September 2, 2010 / 2:36 PM / 7 years ago

Harry Winston shares rise on profit, stock upgrade

* Shares rise more than 15 pct in early trade

* Company sees growing demand for high-end jewelry

* UBS upgrades shares to “buy” rating from “neutral” (In U.S. dollars unless stated)

By Julie Gordon

TORONTO, Sept 2 (Reuters) - Shares in Harry Winston Diamond Corp HW.TO rose 15 percent at the market open on Thursday, after the diamond miner and retailer reported a higher than expected quarterly profit late on Wednesday and a 62 percent increase in sales.

UBS upgraded Harry Winston shares to a “buy” rating from “neutral” after the Canadian company reported a 14 percent increase in rough diamond production and an 89 percent increase in rough diamond sales in its second quarter. On the retail side, the company reported a 37 percent increase in sales.

Overall sales jumped up 63 percent to $153.7 million.

Harry Winston shares were at C$12.40, up C$1.65, at midmorning on the Toronto Stock Exchange after rising as high as C$12.58.

Chief Executive Frederic de Nap attributed much of the growth in demand to customers in the Middle East and China.

“The wealthy people of the world are growing,” he said on a conference call with analysts. “In this volatile world, people would rather spend a million dollars on a piece of jewelry for someone they love...over less secure investments.”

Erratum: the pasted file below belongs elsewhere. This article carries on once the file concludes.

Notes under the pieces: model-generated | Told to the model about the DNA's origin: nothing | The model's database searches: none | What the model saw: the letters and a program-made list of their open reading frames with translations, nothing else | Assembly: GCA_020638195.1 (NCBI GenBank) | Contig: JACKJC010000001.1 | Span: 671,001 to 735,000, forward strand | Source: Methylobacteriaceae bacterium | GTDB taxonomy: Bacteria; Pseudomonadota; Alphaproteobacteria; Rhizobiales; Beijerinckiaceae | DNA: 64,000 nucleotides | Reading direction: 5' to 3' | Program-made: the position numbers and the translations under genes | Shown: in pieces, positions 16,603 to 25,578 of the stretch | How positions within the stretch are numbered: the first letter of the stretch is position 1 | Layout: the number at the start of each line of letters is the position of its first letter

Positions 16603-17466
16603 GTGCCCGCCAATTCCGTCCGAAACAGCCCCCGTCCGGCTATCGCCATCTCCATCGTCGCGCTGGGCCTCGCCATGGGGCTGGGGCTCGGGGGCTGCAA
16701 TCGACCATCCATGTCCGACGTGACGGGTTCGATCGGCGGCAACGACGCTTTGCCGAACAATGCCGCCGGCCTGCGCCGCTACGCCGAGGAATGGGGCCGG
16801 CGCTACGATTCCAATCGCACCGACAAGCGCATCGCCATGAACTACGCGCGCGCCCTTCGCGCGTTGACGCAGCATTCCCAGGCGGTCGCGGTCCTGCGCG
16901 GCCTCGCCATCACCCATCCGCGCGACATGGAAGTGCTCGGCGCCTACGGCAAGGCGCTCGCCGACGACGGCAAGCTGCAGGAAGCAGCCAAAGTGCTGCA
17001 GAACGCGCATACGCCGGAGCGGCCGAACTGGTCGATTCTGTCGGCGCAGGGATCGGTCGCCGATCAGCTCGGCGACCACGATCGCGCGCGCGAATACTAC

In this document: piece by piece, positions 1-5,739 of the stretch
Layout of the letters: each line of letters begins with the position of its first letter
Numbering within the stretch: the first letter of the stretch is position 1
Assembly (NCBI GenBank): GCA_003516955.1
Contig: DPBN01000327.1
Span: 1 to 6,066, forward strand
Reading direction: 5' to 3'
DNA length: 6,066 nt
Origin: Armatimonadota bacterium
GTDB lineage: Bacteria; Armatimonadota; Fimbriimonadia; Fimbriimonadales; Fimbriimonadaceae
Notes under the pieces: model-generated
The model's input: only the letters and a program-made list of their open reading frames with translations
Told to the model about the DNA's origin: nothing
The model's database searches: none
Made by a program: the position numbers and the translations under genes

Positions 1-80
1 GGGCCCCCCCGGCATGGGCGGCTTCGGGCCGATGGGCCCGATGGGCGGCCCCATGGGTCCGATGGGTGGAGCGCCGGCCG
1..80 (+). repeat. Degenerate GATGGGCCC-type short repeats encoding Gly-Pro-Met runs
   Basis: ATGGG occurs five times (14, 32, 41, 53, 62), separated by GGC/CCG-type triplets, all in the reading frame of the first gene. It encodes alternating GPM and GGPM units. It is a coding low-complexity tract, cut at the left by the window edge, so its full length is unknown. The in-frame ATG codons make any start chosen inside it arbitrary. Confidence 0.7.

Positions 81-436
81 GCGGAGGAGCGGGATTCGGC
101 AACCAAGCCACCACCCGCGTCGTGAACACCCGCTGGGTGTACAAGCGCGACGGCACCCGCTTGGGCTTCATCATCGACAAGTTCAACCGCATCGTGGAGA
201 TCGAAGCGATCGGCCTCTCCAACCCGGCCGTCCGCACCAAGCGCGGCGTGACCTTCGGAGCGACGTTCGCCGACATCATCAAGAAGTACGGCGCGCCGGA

He added that the company expected to see continued growth in high-end jewelry and rough diamonds over the coming quarters.

Harry Winston plans to hold two rough diamond sales in the third quarter and three rough diamond sales in the fourth quarter, for a total of 10 rough diamond sales in its fiscal year.

The company also reiterated that it would continue to focus on mining Canadian diamonds.

In August, Harry Winston closed a $220 million deal to reinstate its 40 percent stake in the Diavik diamond mine in northern Canada by buying back the 9 percent interest in the mine it sold to Kinross Gold (K.TO) to bolster its balance sheets in the aftermath of the economic crisis.

$1=$1.05 Canadian Reporting by Julie Gordon; editing by Peter Galloway

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